​Samsung begins mass production of 10-nanometer class DRAM

Samsung has begun mass production for 18-nanometer DRAM that boasts a transfer rate of 3,200 Mbps, which will boost PCs and servers for its enterprise clients.

Samsung has started mass production of 10-nanometer class 8 Gigabit (Gb) Double Data Rate 4 (DDR4) DRAM, the company has announced, having started producing the memory chip in February.

The company did not reveal the precise sizes, but a source familiar with the matter told ZDNet that it is 18-nanometer and has been shipped to clients.

It boasts a transfer rate of of 3,200 megabits per second and is optimized for use for enterprise clients, the company said.

Samsung, the world's largest maker of memory chips, is the first among rivals SK Hynix and Micron to make a DRAM in the 10-nanometer class. It said it used Quadruple Patterning Technique, first used for NAND flashes, on the DRAM.

NAND flash cells only require a transistor but DRAM requires a capacitor atop the transistor per cell, requiring both to be integrated smaller.

Samsung said that thanks to its very large scale integration technology, the new DRAM processes data 30 percent faster and uses 20 percent less power than previous 20-nanometer class 8GB DDR4 DRAM. Samsung began producing the 20-nanometer class DRAM in 2014.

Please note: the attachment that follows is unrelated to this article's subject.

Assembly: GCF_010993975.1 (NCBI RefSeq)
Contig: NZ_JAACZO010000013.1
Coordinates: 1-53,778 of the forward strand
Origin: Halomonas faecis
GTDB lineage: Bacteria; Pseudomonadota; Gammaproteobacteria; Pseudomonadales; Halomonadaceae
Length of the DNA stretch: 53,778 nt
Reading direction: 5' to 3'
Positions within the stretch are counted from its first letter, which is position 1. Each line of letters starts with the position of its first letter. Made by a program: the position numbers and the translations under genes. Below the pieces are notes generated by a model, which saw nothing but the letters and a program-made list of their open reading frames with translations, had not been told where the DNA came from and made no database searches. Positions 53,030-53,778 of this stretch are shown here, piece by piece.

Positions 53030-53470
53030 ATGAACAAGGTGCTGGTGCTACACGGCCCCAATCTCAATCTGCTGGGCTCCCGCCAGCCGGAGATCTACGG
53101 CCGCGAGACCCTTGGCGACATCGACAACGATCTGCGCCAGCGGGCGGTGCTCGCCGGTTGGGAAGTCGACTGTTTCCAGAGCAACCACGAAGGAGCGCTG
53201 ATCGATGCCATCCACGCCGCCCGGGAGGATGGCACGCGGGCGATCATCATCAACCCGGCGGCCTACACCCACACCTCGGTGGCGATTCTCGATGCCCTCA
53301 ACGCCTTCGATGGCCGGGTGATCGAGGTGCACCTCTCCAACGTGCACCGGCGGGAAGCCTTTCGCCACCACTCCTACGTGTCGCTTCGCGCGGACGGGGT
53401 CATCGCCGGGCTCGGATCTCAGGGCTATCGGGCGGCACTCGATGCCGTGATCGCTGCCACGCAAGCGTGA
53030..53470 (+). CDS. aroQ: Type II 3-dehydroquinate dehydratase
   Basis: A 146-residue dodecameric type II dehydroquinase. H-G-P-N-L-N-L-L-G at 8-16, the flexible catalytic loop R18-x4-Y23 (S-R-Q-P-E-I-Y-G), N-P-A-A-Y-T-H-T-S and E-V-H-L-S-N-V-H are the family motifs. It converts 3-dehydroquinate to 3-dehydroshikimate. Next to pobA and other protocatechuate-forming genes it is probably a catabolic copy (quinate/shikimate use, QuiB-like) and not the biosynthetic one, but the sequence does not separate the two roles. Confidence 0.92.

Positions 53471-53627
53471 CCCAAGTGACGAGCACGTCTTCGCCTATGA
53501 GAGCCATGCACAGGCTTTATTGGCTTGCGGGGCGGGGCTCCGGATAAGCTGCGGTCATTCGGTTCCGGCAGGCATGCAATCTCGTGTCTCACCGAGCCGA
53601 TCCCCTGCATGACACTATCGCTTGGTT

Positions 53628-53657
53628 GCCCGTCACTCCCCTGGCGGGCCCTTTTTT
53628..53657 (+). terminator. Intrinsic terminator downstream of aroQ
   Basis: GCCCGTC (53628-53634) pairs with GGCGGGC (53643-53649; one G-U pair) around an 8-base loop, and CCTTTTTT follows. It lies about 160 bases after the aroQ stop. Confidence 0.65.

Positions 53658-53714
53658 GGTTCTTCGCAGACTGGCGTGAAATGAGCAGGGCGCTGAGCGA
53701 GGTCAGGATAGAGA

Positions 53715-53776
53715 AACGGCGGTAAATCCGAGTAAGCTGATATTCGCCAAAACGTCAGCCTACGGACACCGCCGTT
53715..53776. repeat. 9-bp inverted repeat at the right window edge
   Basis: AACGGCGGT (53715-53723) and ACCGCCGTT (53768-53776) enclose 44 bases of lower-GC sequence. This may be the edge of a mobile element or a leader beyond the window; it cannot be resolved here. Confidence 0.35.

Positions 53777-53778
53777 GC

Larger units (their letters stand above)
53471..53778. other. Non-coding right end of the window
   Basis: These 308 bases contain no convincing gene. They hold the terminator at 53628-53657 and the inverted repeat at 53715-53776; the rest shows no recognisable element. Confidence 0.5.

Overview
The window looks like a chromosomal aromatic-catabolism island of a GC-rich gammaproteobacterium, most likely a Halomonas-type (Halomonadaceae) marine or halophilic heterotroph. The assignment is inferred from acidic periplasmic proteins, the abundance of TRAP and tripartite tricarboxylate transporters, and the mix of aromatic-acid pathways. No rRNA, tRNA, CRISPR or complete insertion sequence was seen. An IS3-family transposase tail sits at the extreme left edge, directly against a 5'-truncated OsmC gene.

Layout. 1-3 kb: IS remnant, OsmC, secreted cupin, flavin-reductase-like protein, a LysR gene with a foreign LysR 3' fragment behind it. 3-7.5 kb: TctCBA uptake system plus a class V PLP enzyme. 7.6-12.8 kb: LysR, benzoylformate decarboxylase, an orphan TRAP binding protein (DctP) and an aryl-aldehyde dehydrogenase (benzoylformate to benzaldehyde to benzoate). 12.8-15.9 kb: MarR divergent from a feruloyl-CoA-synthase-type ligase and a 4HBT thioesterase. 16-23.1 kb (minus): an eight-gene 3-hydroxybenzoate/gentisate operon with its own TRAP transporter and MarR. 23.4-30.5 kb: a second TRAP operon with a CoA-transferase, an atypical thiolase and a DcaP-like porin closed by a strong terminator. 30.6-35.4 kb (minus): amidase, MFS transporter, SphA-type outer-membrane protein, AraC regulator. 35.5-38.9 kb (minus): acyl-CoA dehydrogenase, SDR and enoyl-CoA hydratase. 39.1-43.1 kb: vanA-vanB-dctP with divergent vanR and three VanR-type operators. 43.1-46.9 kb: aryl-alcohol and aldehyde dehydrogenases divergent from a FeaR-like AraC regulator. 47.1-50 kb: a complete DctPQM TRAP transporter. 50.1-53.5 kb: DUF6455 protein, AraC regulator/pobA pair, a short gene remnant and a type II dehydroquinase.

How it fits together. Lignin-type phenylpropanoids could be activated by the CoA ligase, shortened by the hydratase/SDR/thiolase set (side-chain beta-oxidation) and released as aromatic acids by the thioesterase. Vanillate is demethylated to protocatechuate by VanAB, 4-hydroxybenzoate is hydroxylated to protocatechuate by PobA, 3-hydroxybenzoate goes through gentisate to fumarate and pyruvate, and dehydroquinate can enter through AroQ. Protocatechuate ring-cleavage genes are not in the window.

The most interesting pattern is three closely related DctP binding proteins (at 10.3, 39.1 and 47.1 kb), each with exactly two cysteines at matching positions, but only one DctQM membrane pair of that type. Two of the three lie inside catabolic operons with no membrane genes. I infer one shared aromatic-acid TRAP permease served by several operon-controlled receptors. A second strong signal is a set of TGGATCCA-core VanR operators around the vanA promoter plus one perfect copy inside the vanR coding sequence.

The company said it is producing them for PC and servers, and will unveil the DRAM for mobile sometime later this year. Its own flagship phones and those of other clients that are slated for release this autumn will likely get the chips.

The company will likely aim to further scale down the size of its DRAM to early and mid 10-nanometer class going forward.

SK Hynix and Micron are developing their own 10-nanometer class DRAM and will likely commercialise them late this year.

As of the fourth quarter last year, the company held a market share of 46.4 percent in DRAM, followed by SK Hynix's 27.9 percent and Micron's 18.9 percent, according to Statista.